by Bella Schneider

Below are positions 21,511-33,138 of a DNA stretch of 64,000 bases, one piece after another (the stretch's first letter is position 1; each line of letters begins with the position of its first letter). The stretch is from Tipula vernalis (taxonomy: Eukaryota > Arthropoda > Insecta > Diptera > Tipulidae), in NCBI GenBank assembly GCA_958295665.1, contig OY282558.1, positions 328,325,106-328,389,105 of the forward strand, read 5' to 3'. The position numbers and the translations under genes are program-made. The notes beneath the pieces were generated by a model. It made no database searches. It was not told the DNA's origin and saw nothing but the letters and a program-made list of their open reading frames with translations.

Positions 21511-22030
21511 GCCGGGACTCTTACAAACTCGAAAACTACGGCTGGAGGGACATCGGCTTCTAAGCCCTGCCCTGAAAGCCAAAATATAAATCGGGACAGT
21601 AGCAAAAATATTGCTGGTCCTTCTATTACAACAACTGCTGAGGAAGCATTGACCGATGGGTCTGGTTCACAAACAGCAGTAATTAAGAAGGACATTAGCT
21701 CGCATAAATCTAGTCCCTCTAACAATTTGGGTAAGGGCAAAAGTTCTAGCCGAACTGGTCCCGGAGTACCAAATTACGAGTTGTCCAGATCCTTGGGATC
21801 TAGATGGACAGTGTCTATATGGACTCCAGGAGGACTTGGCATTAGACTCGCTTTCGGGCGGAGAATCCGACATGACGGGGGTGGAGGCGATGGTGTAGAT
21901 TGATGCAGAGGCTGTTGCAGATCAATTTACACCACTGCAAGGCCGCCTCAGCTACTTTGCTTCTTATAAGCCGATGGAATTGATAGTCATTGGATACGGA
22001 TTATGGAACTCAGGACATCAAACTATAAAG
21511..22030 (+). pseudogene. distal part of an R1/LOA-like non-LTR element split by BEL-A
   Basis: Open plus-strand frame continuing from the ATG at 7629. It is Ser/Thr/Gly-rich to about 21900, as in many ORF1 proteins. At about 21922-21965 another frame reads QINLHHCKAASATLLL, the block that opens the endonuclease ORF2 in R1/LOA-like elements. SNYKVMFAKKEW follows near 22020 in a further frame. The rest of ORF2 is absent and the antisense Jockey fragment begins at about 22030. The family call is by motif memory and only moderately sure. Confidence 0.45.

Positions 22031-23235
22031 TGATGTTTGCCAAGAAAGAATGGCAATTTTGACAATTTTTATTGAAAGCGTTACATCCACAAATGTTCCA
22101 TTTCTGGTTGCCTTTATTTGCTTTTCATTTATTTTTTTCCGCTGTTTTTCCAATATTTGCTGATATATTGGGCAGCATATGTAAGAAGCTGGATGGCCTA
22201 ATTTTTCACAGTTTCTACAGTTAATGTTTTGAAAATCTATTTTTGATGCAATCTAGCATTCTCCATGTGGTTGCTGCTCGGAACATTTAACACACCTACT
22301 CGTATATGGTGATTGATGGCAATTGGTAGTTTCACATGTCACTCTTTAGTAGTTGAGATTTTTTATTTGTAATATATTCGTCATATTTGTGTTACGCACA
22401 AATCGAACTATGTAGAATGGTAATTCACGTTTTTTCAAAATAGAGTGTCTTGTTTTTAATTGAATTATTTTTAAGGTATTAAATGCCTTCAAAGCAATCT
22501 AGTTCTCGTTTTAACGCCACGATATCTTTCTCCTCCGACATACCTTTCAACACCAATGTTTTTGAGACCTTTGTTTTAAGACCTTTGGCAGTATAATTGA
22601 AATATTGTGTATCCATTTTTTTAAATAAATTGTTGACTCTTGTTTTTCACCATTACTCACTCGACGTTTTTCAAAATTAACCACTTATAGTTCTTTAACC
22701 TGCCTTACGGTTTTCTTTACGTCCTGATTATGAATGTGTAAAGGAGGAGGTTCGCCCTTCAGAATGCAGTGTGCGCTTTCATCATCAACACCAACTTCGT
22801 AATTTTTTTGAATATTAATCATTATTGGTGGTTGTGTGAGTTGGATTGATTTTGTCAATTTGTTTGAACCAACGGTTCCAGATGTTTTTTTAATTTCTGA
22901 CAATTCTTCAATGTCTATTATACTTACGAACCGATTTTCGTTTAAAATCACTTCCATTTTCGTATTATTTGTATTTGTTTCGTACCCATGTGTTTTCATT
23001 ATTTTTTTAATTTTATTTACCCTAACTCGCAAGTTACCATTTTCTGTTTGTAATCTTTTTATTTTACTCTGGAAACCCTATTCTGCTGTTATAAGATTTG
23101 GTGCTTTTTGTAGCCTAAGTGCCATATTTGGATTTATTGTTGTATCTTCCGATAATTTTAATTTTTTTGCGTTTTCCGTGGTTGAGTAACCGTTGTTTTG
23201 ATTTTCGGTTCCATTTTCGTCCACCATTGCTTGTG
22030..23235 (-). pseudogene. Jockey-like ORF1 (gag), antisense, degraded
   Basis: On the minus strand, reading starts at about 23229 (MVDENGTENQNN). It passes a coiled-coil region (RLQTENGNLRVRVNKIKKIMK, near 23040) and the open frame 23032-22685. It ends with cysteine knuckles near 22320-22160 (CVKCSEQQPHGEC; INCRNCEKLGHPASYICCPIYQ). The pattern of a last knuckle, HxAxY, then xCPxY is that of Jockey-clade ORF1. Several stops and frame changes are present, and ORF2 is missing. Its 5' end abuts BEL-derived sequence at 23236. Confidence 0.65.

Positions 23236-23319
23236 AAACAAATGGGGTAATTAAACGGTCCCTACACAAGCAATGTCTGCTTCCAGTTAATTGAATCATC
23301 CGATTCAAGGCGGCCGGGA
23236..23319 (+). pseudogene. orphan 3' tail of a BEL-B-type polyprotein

The best way to spread krampus fear is to scream loud for all the hear.The imagery for this folklore demon is probably the direct antagonist to the rosy cheeked, cotton bearded, cookie eating, santa claus who enforces operant conditioning in the reward spectrum of things, literally giving gifts to children who are well behaved and if not, a lump of coal in yourstocking would suffice. If you aren’t familiar with this Austro-Bavarian cryptid, allow me to fuel your nightmares. The Krampus is described as a half goat and half demon with colossal horns, blood red eyes, and oddly enough, jangling cowbells.He is a creature that kidnaps naughty children and sometimes, beats them with birch sticks. Now, as for the origins of the lore date back to pre-Germanic paganism in the region. His name comes from the German word krampen, which means “claw,” and tradition has it that he is the son of the Norse god of the underworld. Hows that for christmas spirit? This is a classic tale of the boogey man that gives children incentive to behave for their parents. Being shoved into the Krampus sack and brought to his lair where he is said to eat the naughty children is quite an elaborate scare tactic so kids will eat their vegetables and won’t talk back to their parents. This horrifying tale has been adopted by the adults who grew up listening to the story by continuing the tradition in a festival called “Krampusnacht” where the townspeople dress up in terrifying ghoul gear and run throughout the town partying and spreading terror with their demonic costumes typically fueled in large part by alcohol.The Krampus represents the darkness of winter. The harsh cool air that hits the back of your throat, the eeriness of the quiet dark night, and of course, the hellish lair of the Krampus and the snap of his birch twig.